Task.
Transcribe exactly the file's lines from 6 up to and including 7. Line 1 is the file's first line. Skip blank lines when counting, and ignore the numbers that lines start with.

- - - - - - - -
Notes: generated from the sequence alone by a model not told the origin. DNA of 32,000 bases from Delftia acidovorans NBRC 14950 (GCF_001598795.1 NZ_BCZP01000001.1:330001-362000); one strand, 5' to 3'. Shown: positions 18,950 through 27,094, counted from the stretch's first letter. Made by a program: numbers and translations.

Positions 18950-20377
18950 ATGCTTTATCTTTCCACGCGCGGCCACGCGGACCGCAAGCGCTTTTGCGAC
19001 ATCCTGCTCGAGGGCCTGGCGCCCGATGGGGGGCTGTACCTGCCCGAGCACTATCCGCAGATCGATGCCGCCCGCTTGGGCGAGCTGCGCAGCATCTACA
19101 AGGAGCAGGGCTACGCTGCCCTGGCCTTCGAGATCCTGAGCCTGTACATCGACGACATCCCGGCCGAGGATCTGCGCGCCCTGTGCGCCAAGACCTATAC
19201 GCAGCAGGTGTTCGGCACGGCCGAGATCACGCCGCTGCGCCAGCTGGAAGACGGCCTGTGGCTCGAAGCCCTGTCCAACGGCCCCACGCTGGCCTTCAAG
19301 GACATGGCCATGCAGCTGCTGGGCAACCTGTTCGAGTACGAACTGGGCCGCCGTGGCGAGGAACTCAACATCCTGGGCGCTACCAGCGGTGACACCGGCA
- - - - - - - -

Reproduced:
19201 GCAGCAGGTGTTCGGCACGGCCGAGATCACGCCGCTGCGCCAGCTGGAAGACGGCCTGTGGCTCGAAGCCCTGTCCAACGGCCCCACGCTGGCCTTCAAG
19301 GACATGGCCATGCAGCTGCTGGGCAACCTGTTCGAGTACGAACTGGGCCGCCGTGGCGAGGAACTCAACATCCTGGGCGCTACCAGCGGTGACACCGGCA